Seeking Global Domination, Nissan Hunts New Markets for the Leaf

Steph Willems
by Steph Willems

After becoming something close to a joke over the past couple of years, the once-groundbreaking Nissan Leaf enters 2018 with a new skin, larger battery, and enhanced range. Next year brings an optional battery upgrade, finally giving the five-door EV a range capable of challenging Tesla and General Motors.

Now that it has a competitive vehicle positioned as a value pick in a growing segment, Nissan wants everyone to get a chance to buy one, no matter where they live. It may have shied away from sales targets in the U.S., but Nissan’s not dialing back its global ambitions.

As reported by Wards Auto, Nissan has decided to launch the Leaf in seven new markets this year. The announcement, made at Nissan Futures, a Singapore meeting of industry executives, government officials, and media from the Asia and Oceania region, heralds the Leaf’s status as a truly global product. Buyers in Australia, Hong Kong, Malaysia, New Zealand, Singapore, South Korea, and Thailand will soon have access to the car.

Japanese customers got first dibs on the new model, which went on sale last October. 2018 Leafs began rolling onto dealer lots in North America last month, and European sees its first second-gen models this month.

While that’s already plenty of exposure, Nissan seems ready to launch the Leaf in any market where the Leaf might prove popular. Market analyst Frost & Sullivan presented research at Nissan Futures showing an average of 37 percent of would-be buyers in Singapore, Indonesia, Thailand, Malaysia, Vietnam and the Philippines would consider an electric vehicle for their next car. With the right incentives, Nissan’s Leaf could become their top choice, Frost & Sullivan believes.

The 2018 Leaf’s 40 kWh battery pack gives it a U.S. range of 151 miles. With an entry price of $29,990 before a $885 delivery charge and a $7,500 tax credit, the Leaf undercuts the Bolt and Model 3 by over $5,000, though a longer range model — promised to have over 200 miles of range — will surely narrow that price gap.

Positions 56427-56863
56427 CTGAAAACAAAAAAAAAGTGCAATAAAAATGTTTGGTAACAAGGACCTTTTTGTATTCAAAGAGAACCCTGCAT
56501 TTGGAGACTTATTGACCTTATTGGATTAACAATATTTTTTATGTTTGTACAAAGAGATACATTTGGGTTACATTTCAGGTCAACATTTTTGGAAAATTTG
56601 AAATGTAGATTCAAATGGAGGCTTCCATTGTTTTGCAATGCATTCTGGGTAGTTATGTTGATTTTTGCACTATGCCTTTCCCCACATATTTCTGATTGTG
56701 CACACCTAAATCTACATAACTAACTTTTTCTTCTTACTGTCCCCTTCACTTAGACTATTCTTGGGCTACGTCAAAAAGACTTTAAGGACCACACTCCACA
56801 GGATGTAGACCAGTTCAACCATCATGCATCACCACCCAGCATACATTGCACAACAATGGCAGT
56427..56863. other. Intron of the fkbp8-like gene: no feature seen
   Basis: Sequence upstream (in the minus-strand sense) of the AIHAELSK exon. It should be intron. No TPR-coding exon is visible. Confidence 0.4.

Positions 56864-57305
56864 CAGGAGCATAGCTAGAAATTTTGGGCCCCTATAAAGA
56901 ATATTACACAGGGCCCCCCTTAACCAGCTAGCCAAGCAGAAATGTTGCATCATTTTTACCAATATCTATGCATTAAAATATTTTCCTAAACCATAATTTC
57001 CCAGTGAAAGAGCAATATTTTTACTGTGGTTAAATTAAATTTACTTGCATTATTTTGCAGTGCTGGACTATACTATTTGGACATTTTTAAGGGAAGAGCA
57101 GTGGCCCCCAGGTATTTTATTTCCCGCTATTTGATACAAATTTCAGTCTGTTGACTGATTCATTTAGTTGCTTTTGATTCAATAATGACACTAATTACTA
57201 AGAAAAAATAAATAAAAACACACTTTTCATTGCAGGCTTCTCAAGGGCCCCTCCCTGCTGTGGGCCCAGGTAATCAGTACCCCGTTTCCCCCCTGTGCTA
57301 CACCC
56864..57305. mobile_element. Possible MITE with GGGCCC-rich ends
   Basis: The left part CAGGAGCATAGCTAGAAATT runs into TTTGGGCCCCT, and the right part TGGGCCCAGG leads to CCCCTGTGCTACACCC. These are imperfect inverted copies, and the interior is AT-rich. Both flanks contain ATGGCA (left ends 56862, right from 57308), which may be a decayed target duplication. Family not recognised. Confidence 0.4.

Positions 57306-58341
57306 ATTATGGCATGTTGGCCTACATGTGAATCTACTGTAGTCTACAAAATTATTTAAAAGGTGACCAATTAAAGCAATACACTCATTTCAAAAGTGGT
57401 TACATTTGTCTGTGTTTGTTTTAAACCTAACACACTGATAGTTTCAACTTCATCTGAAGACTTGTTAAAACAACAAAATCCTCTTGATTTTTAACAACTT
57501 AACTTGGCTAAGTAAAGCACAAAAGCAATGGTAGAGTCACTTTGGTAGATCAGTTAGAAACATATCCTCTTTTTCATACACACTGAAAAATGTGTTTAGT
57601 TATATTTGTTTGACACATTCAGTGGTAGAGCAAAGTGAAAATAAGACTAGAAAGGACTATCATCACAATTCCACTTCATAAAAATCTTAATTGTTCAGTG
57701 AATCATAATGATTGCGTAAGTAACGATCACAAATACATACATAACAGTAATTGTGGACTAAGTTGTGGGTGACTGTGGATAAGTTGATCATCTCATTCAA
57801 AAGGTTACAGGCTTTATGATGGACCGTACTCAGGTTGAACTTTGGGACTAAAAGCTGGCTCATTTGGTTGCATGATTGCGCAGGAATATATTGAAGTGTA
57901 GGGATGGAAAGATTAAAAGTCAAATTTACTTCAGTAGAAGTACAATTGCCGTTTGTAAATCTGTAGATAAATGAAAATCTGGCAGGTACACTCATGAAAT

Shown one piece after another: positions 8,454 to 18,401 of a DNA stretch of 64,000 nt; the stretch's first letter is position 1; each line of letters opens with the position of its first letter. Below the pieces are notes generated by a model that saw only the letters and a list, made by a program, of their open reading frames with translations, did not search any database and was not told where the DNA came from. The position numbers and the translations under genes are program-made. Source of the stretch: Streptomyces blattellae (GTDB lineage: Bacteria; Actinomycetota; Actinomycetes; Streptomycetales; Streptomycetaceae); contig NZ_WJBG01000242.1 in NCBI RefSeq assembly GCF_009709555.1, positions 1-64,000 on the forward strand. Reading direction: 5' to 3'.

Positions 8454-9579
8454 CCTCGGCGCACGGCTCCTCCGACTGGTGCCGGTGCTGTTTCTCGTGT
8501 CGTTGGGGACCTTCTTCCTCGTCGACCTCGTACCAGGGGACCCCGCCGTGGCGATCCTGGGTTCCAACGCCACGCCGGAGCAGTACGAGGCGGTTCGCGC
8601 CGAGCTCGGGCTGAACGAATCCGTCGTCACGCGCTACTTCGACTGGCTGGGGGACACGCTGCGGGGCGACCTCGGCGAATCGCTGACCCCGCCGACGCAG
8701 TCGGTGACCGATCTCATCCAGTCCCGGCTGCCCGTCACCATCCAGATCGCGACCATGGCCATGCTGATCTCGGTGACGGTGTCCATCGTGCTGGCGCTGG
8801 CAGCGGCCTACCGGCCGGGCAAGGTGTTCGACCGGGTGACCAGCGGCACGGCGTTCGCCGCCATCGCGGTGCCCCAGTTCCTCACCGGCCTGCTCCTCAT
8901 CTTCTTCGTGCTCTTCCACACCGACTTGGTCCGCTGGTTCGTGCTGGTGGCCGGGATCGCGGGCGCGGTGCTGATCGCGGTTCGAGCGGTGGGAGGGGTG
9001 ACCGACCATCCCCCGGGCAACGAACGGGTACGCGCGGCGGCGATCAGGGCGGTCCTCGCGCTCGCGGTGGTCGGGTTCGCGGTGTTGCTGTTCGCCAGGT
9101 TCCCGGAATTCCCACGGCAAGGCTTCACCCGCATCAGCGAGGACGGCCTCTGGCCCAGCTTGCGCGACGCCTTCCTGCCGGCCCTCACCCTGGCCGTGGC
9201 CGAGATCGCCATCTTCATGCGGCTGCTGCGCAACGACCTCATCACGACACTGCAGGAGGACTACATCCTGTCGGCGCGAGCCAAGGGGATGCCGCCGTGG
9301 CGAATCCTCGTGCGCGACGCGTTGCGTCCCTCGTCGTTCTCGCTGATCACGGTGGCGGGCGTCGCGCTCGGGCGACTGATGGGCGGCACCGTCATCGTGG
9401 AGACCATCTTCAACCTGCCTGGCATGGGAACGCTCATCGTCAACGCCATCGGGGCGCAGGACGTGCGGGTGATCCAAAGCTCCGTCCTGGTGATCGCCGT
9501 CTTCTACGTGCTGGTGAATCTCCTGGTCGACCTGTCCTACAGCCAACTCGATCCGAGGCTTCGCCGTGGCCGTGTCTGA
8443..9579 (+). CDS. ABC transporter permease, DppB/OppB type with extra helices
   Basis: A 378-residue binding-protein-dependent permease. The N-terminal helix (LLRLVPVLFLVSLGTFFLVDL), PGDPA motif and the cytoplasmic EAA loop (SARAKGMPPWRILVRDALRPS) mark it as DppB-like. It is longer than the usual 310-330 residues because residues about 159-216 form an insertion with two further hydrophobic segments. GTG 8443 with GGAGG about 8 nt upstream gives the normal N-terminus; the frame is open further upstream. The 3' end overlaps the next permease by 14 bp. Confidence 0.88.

[Image: Nissan]

Steph Willems
Steph Willems

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  • Brandloyalty Brandloyalty on Feb 17, 2018

    There are lots of Leaf's running around where I live. A lot of them would have been bought used, with no subsidy. This talk of EV Luddites is a corruption of the meaning of "Luddite", and evokes images of nut cases shouting at windmills.

    • See 3 previous
    • Maymar Maymar on Feb 18, 2018

      @brandloyalty I strongly doubt any EV advocate would be opposed to 400+ mile ranges and 5 minute charging times, but our refusal to froth with outrage that they aren't available now apparently means we hate the idea, I guess.

  • Healthy skeptic Healthy skeptic on Feb 18, 2018

    I never thought I'd say this, but this car makes the first gen version look quite attractive. Actually, the first gen version had a kind of funky charm to it. Every time I see this car, I want to "close" the hood.

  • Grant P Farrell Oh no the dealership kept the car for hours on two occasions before giving me a loaner for two months while they supposedly replaced the ECU. I hate cords so I've only connected it wirelessly. Next I'm gonna try using the usb-c in the center console and leaving the phone plugged in in there, not as convenient but it might lower my blood pressure.
  • Jeff Tiny electrical parts are ruining today's cars! What can they ...
  • CEastwood From zero there is nowhere to go but up . BYD isn't sold in the U.S. and most Teslas are ugly azz 90s looking plain jane drone mobiles . I've only seen one Rivian on the road and it 's not looking good for them . I live out in the sticks of NW NJ and EVs just aren't practical here , but the local drag strip thrives in the warmer months with most cars making the trip from New York .
  • Lorenzo Aw, that's just the base price. Toyota dealers aren't in the same class as BMW/Porsche upsellers, and the Toyota base is more complete, but nobody will be driving that model off the lot at that price.
  • Mike The cost if our busing program is 6.2 million for our average size district in NJ. It was 3.5 last year.
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